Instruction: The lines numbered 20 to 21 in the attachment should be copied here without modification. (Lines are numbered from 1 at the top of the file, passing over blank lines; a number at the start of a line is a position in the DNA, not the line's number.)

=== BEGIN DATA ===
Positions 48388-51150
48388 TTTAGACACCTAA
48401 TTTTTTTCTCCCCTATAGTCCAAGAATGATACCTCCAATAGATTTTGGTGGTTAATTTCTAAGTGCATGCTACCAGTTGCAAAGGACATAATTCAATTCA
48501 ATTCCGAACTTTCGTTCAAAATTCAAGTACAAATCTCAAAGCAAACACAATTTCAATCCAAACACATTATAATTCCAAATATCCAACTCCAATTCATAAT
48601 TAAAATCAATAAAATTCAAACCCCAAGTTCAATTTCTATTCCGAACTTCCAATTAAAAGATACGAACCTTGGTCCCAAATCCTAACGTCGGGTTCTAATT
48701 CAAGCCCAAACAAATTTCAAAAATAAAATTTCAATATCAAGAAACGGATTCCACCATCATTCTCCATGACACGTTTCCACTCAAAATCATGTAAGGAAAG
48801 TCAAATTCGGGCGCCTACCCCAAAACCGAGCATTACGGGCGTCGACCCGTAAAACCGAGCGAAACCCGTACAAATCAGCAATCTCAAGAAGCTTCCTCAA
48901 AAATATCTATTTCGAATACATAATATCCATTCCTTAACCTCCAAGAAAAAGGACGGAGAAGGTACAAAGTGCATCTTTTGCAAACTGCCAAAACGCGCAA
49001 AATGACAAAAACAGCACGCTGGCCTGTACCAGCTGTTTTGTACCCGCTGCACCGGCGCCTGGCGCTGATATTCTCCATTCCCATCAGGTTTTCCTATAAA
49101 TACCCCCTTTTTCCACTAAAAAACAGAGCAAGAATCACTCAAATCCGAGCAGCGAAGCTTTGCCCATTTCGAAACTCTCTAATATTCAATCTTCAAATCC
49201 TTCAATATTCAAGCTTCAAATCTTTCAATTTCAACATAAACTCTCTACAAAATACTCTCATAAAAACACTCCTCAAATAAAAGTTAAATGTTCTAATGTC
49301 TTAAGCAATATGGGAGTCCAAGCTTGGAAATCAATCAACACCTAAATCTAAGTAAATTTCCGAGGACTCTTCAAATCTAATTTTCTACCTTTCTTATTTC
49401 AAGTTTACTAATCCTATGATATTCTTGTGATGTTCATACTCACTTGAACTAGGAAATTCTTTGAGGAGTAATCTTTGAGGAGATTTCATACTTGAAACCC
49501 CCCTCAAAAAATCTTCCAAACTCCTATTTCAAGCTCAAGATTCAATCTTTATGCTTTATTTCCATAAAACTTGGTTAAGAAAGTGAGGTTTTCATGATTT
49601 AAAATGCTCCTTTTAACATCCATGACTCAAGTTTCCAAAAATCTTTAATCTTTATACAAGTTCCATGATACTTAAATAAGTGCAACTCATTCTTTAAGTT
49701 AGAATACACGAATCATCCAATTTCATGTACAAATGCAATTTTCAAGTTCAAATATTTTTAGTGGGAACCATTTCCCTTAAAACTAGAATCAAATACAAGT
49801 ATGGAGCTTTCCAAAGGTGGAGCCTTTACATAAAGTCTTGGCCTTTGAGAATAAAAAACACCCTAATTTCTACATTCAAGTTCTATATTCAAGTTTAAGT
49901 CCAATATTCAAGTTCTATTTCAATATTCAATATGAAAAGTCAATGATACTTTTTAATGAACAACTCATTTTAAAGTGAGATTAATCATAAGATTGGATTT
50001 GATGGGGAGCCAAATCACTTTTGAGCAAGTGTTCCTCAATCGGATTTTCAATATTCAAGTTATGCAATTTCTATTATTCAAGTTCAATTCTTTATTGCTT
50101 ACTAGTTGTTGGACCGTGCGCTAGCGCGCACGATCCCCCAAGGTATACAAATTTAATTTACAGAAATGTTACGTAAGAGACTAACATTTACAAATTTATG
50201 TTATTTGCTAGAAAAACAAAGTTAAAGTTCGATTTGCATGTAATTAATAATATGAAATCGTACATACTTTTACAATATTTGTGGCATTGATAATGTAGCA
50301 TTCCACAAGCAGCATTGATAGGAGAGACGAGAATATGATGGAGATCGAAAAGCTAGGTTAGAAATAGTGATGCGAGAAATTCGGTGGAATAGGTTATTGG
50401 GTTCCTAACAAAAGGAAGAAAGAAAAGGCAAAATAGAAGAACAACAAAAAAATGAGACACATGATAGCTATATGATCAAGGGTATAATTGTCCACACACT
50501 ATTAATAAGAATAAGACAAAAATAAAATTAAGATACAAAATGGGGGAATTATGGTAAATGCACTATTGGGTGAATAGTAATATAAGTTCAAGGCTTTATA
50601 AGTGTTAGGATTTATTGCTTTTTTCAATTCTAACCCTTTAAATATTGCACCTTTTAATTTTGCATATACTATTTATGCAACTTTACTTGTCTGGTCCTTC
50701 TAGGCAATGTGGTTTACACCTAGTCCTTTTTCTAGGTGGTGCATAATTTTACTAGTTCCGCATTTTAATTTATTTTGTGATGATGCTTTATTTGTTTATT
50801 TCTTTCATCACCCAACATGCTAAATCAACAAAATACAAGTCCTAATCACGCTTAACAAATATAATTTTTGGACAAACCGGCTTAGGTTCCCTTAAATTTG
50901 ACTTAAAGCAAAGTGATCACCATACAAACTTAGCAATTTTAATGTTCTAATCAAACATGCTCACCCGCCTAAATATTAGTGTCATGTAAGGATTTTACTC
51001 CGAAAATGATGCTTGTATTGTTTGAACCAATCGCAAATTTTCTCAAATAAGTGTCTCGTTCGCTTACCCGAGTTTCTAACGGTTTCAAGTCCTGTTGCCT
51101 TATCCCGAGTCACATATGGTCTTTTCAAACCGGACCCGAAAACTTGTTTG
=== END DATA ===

50101 ACTAGTTGTTGGACCGTGCGCTAGCGCGCACGATCCCCCAAGGTATACAAATTTAATTTACAGAAATGTTACGTAAGAGACTAACATTTACAAATTTATG
50201 TTATTTGCTAGAAAAACAAAGTTAAAGTTCGATTTGCATGTAATTAATAATATGAAATCGTACATACTTTTACAATATTTGTGGCATTGATAATGTAGCA